Teesside Airport gets more investment after recording almost £12 million in losses last year

The airport was brought back into public hands for £40m in 2019. Credit: ITV News Tyne Tees

Losses of more than £11.7m were recorded at Teesside Airport in 2021.

But bosses say the results are £2 million better than the £13.8 million loss recorded the previous year – pointing to "significant" infrastructure work at the terminal and wider sprawling site.

The financial blow comes as an investment plan set for sign off at next week’s Tees Valley Combined Authority (TVCA) aims to plough another £20m into the site.

Officials say the new funds will cover losses, help create new jobs and aid bringing in new flights. The airport was granted a £10m bailout by TVCA cabinet members in July 2021 to cope with covid pressures.

The airport was brought back into public hands for £40m in 2019 – with another £35m to be drawn down up to 2029 to help fund the site through a TVCA loan.

Operator Stobart – now Esken – departed Teesside in July last year and handed back its 25% stake in the majority shareholding.

Account documents for 2021/22 showed the airport’s turnover increased from £4.8m to £7.6m. But the operating loss rose slightly to £13.8m, with the overall loss for the financial year listed for £11.8m.

The year was affected by Covid but lifted restrictions allowed more freedom as 2021 wore on. Tees Valley Mayor Ben Houchen said covid “wasn’t part of anyone’s business plan” – but still believed the site’s future was bright.

He added: "We’re speaking to a number of airlines to get more holiday flights to the airport and I’m expecting a few popular routes to be landing next summer.

"You can’t just run away from an airport and turn your back on the staff who have worked their socks off to keep the airport flying over the years, and part of the losses come from protecting the airport’s loyal workforce."

The mayor said they topped up furlough for all staff salaries adding there wasn’t one redundancy. He added they had also spent £1m each on fire, security and air traffic control measures.

Tees Valley Mayor Ben Houchen at Teesside International Airport

The financial statements pointed to the seven-year agreement with Ryanair for summer flights and TUI routes to Majorca and Antalya, Turkey. But it also referred to the London Heathrow Loganair flights being axed.

Work at both the Northside and Southside of the airport was referenced – including the new hangar for Draken, and the business park planned to the south of the airstrip with the “potential to create 4,400 jobs”.

But the risks in the aviation market recovering from the pandemic also loomed large. The report added: "The on-going pandemic has had a devastating impact on the aviation industry in general and while restrictions have been removed, it was only in Spring 2022 that we started to see passengers really want to fly again."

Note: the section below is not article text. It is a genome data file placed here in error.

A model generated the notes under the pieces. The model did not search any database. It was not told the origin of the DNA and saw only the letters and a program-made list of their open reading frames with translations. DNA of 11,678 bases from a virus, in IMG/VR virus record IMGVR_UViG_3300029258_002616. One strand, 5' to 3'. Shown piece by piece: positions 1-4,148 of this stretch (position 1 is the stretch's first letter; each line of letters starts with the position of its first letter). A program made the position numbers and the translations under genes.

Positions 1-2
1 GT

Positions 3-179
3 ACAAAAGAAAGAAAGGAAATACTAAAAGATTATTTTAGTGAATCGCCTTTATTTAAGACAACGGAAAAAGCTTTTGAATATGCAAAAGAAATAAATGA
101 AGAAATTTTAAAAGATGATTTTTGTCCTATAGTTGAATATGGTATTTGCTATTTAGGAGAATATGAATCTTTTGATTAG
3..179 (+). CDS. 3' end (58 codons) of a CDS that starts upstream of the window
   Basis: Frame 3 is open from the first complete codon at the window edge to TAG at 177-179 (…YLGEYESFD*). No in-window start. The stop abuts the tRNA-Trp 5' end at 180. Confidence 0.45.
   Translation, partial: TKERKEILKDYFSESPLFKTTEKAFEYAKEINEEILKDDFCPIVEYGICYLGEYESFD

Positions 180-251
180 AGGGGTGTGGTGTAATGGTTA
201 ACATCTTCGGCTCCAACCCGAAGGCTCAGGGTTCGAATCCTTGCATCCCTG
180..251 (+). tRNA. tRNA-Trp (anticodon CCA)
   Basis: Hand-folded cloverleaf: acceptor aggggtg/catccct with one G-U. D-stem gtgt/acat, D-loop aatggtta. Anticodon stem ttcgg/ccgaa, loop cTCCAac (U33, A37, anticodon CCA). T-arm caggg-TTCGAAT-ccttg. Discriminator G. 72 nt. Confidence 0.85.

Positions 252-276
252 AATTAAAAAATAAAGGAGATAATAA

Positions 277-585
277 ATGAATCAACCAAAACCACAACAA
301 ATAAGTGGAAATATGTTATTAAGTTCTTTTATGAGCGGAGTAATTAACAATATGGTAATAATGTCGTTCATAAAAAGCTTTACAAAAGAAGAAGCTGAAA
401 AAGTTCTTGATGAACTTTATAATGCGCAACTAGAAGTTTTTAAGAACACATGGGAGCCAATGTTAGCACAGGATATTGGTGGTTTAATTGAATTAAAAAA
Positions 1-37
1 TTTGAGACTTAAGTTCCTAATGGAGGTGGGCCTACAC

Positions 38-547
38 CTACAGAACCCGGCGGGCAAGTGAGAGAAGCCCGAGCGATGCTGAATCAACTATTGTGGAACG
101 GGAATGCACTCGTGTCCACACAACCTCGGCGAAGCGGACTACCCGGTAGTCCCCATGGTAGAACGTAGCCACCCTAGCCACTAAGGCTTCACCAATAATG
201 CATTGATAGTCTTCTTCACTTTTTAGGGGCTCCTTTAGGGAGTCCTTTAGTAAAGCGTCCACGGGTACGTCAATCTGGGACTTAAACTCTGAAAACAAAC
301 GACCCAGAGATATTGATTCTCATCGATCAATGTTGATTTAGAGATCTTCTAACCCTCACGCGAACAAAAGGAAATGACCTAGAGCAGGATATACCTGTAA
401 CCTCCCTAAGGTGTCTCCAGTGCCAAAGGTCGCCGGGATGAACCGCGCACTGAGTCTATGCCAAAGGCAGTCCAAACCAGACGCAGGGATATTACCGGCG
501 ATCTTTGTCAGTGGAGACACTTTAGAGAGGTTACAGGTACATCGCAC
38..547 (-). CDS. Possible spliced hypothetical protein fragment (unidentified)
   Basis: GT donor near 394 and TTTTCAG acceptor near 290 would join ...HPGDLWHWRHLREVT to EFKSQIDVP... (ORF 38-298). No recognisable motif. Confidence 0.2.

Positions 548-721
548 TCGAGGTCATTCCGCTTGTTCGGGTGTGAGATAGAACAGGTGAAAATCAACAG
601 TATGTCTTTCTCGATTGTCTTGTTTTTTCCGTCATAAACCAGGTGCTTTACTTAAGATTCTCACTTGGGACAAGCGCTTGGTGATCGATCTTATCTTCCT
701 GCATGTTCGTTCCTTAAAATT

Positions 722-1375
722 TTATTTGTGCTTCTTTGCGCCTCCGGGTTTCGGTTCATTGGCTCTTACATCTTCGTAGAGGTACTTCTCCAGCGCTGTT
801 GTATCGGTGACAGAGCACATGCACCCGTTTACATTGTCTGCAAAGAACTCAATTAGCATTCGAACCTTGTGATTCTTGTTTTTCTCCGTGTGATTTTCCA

A report for next week’s cabinet stated Teesside had "fared better than most regional airports during this time". Mr Houchen said 2021/22 losses were £5m less than they expected.

He added: "It’s never good to lose £11m but it’s better when you consider year two of covid was worse than year one for aviation – and we reduced our losses largely because of some private sector investment we had from the likes of Draken and Willis taking hangar space.

"Also, because we didn’t lay anybody off – and we topped people’s salaries up – it has meant the transition to opening up has been pretty much smoother than any other airport in the country."

A revised plan for the airport last year envisaged profits by 2025 and one million passengers within five years. Mr Houchen said the losses came down to covid and spending money on upgrades to infrastructure.

Passenger numbers are projected to hit 150,000 for the year in 2022 – with this summer set to be a key measure of its performance. Asked whether it was time for the TVCA to cut its losses and get out of the airport, Mr Houchen said it would be "the worst time".

He added: "It’s never had the chance. Even during that time (the pandemic) we’ve added more flights, jobs and businesses. The next two to three years is the key phase.

"We’ve got to hit those targets because touch wood there will be no more pandemics. The next two or three years will be the litmus test for Teesside Airport."

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